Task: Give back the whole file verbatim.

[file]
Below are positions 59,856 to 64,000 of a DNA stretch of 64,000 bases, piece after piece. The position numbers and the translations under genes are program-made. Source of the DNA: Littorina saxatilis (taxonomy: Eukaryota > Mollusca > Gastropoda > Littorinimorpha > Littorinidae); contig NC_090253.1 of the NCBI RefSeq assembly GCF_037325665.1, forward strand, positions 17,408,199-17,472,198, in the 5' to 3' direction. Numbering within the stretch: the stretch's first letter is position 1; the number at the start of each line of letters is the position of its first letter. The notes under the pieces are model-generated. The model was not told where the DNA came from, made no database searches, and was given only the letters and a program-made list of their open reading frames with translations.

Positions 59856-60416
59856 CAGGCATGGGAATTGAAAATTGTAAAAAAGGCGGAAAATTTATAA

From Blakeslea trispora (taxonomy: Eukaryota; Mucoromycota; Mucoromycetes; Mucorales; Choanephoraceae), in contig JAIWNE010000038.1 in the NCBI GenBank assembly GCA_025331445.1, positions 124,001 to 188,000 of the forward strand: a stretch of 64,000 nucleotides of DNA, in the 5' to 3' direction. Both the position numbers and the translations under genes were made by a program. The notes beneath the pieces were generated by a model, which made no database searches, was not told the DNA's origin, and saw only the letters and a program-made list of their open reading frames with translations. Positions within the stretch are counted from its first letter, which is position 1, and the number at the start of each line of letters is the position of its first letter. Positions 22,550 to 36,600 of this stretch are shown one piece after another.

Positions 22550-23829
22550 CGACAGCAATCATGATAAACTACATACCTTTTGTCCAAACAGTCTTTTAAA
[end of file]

Below are positions 59,856 to 64,000 of a DNA stretch of 64,000 bases, piece after piece. The position numbers and the translations under genes are program-made. Source of the DNA: Littorina saxatilis (taxonomy: Eukaryota > Mollusca > Gastropoda > Littorinimorpha > Littorinidae); contig NC_090253.1 of the NCBI RefSeq assembly GCF_037325665.1, forward strand, positions 17,408,199-17,472,198, in the 5' to 3' direction. Numbering within the stretch: the stretch's first letter is position 1; the number at the start of each line of letters is the position of its first letter. The notes under the pieces are model-generated. The model was not told where the DNA came from, made no database searches, and was given only the letters and a program-made list of their open reading frames with translations.

Positions 59856-60416
59856 CAGGCATGGGAATTGAAAATTGTAAAAAAGGCGGAAAATTTATAA

From Blakeslea trispora (taxonomy: Eukaryota; Mucoromycota; Mucoromycetes; Mucorales; Choanephoraceae), in contig JAIWNE010000038.1 in the NCBI GenBank assembly GCA_025331445.1, positions 124,001 to 188,000 of the forward strand: a stretch of 64,000 nucleotides of DNA, in the 5' to 3' direction. Both the position numbers and the translations under genes were made by a program. The notes beneath the pieces were generated by a model, which made no database searches, was not told the DNA's origin, and saw only the letters and a program-made list of their open reading frames with translations. Positions within the stretch are counted from its first letter, which is position 1, and the number at the start of each line of letters is the position of its first letter. Positions 22,550 to 36,600 of this stretch are shown one piece after another.

Positions 22550-23829
22550 CGACAGCAATCATGATAAACTACATACCTTTTGTCCAAACAGTCTTTTAAA